Shopping is so much more than what you take home in your bag at the end of the long….long ….sometimes really long day. It’s become an enchanting experience as each shop develops more ways of making you linger for longer, increasing the temptation for you to pull out that purse and purchase. If you’re looking to experience the most up to date shopping encounter, you’ll probably find it in the well known shopping districts of the major cities and more than likely in the flagship stores. Flagships lead the way for the rest of the company’s stores across the country, they have the largest range and volume of stock and any innovative or new interior branding will start here. Flagship designer stores often employ some of the most well know and highly acclaimed architects and interior designers around, creating not just a store but a piece of art.
Prada employed architect legend Rem Koolhaas to design their minimalist grand scale store in New York and Eva Juricna’s glass staircase was the sole reason many visited the Joseph London store in the 90’s. Zaha Hadid recently completed the Neil Barrett Flagship in Tokyo. Relying heavily on a concept based on the cut of the fashion including folds, pleats and cut outs. As a result it resembles a sculpture exhibition incorporating clothes making the customers think as much about the space as they do about the product. Different? Yes. Cool? Certainly.
Chanel store, New York, has a different approach. Firstly, shopping in this store is pretty cool anyway. What makes the design stand out is the concept employed to create it. The architect Peter Marino took inspiration from the iconic Coco Chanel’s own apartment such as using red sliding doors to cover up certain merchandise to make it appear a hidden secret, therefore more unique and desirable. All edges of the interior are black, just like the recognisable No. 5 bottle, and arranged in a way that at night the shop lights up in the shape of a perfume bottle.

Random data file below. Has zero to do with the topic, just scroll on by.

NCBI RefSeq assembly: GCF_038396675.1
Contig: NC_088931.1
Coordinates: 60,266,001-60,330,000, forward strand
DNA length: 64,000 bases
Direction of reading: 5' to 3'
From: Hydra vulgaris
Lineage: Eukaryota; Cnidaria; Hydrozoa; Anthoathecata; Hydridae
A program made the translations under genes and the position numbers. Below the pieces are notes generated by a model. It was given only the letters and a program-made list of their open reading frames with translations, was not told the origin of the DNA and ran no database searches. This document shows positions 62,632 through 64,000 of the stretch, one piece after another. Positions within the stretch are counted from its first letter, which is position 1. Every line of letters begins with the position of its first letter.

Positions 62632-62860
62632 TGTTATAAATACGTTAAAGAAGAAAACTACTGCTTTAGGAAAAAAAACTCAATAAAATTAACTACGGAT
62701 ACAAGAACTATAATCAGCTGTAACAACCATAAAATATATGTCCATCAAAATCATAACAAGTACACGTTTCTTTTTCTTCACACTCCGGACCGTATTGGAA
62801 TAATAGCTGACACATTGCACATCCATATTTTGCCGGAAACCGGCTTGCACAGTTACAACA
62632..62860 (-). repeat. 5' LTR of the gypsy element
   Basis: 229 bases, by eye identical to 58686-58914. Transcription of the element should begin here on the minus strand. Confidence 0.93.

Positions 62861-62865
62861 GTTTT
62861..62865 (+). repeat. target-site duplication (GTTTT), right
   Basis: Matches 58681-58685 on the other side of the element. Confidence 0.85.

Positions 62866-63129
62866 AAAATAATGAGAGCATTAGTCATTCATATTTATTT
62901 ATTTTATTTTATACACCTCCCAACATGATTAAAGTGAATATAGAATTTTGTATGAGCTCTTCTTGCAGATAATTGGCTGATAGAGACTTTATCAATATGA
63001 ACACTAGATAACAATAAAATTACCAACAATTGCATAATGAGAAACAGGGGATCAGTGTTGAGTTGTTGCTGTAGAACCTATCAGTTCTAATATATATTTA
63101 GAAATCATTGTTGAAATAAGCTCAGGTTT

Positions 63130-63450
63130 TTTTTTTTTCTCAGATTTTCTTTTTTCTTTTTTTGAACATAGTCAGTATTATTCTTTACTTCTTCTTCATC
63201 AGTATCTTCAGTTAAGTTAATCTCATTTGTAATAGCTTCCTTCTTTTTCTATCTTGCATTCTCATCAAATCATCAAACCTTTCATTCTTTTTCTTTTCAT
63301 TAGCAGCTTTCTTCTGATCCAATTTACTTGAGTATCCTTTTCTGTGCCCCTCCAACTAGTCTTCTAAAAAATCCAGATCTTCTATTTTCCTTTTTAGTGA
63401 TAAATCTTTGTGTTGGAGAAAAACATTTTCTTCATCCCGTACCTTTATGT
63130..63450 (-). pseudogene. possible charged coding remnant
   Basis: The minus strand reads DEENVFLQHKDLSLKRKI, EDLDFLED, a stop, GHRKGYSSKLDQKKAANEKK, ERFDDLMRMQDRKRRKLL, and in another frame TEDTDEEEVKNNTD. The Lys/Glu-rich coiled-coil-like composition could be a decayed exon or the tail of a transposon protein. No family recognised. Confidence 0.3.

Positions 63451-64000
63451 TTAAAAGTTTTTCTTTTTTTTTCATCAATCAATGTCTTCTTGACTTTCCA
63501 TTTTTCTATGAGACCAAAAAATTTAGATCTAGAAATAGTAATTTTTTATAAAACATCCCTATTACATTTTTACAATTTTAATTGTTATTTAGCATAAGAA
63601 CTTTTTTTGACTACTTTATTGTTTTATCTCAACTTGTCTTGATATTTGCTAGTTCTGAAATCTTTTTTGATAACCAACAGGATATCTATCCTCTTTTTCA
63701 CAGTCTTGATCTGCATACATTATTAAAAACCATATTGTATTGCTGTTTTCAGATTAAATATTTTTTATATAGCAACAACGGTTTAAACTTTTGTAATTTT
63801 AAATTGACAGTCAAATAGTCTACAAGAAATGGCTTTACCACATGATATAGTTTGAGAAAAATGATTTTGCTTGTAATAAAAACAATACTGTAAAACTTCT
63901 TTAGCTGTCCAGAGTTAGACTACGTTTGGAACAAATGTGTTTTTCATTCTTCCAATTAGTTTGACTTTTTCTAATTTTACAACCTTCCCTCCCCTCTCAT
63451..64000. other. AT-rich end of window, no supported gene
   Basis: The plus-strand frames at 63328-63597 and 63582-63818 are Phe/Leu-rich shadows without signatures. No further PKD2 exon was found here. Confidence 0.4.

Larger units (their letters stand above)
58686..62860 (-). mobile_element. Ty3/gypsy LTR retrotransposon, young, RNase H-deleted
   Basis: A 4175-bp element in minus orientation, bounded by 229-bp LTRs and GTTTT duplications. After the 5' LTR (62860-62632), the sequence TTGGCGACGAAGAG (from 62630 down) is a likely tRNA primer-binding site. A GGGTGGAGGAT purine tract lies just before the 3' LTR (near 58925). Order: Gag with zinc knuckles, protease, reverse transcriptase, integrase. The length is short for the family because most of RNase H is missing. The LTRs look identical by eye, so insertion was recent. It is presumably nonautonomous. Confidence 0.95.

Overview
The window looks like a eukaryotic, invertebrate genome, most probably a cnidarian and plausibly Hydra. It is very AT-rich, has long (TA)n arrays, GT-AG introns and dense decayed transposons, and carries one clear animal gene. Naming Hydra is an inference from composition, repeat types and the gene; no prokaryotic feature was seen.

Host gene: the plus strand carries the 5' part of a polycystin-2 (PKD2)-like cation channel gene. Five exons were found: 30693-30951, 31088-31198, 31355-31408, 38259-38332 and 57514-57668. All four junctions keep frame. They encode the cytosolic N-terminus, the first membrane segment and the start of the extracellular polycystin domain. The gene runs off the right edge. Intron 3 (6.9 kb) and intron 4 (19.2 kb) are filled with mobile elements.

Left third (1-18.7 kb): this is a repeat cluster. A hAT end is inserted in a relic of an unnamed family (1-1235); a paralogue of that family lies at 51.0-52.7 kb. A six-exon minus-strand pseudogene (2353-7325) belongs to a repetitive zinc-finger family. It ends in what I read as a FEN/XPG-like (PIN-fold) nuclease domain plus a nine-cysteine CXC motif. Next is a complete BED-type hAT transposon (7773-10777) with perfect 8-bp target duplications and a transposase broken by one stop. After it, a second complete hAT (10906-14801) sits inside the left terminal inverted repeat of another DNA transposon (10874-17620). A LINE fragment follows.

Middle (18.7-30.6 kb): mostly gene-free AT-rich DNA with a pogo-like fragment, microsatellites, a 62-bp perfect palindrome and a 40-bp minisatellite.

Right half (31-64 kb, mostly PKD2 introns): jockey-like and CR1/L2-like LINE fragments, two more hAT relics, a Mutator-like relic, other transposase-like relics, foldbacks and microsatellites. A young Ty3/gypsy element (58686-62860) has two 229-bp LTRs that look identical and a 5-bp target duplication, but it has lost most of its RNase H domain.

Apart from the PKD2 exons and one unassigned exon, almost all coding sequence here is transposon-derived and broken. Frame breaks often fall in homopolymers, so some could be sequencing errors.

Naked, a high street fashion clothes store aimed at the young and trendy, is an example of contemporary store design. Situated in the heart of Istanbul it’s intended to be controversial, starting with the name and continuing with the design. With its black polished plaster walls it’s far removed from the art gallery-esque, blank canvas, and minimalist look that has been so popular in recent years. Containing abstract mannequins, which are posed and used in unorthodox ways by being, of course, free from any clothes – Naked! It has a feeling that emanates a nightclub with the dramatic spotlights sweeping across the dynamic forms and sculptures, giving the interior a sense of vibrant energy and movement. The brand is integrated into the architecture via the name being depicted across the ceiling by a stainless steel and copper rod structure. This store is not just selling clothes but a lifestyle, by carrying round a bag from there a customer is demonstrating they’re fashionable, young, exciting and cool.
The new HMV Merry Hill Centre, earnt great recognition in 2008 for being a store that aims to bring together the digital and physical worlds. The emphasis on the whole store is technology. This is apparent from the plasma scene replacing the store window, to the ‘social hub’ zones containing metal and glass Apple iMacs for customer use. Here, with friends, they can use free internet to search music and film sites while enjoying a smoothie from the integrated juice bar. In the digital kiosks they can listen to and download music, in fact the entire stores ethos is ‘get closer’, to the music to the films and to the technology. For easy navigation the different departments use different materials and colours to distinguish themselves. The store sounds like a place to go on a day out, rather than to shop, but it is being suggested as the inspiration for many more hands on stores to come.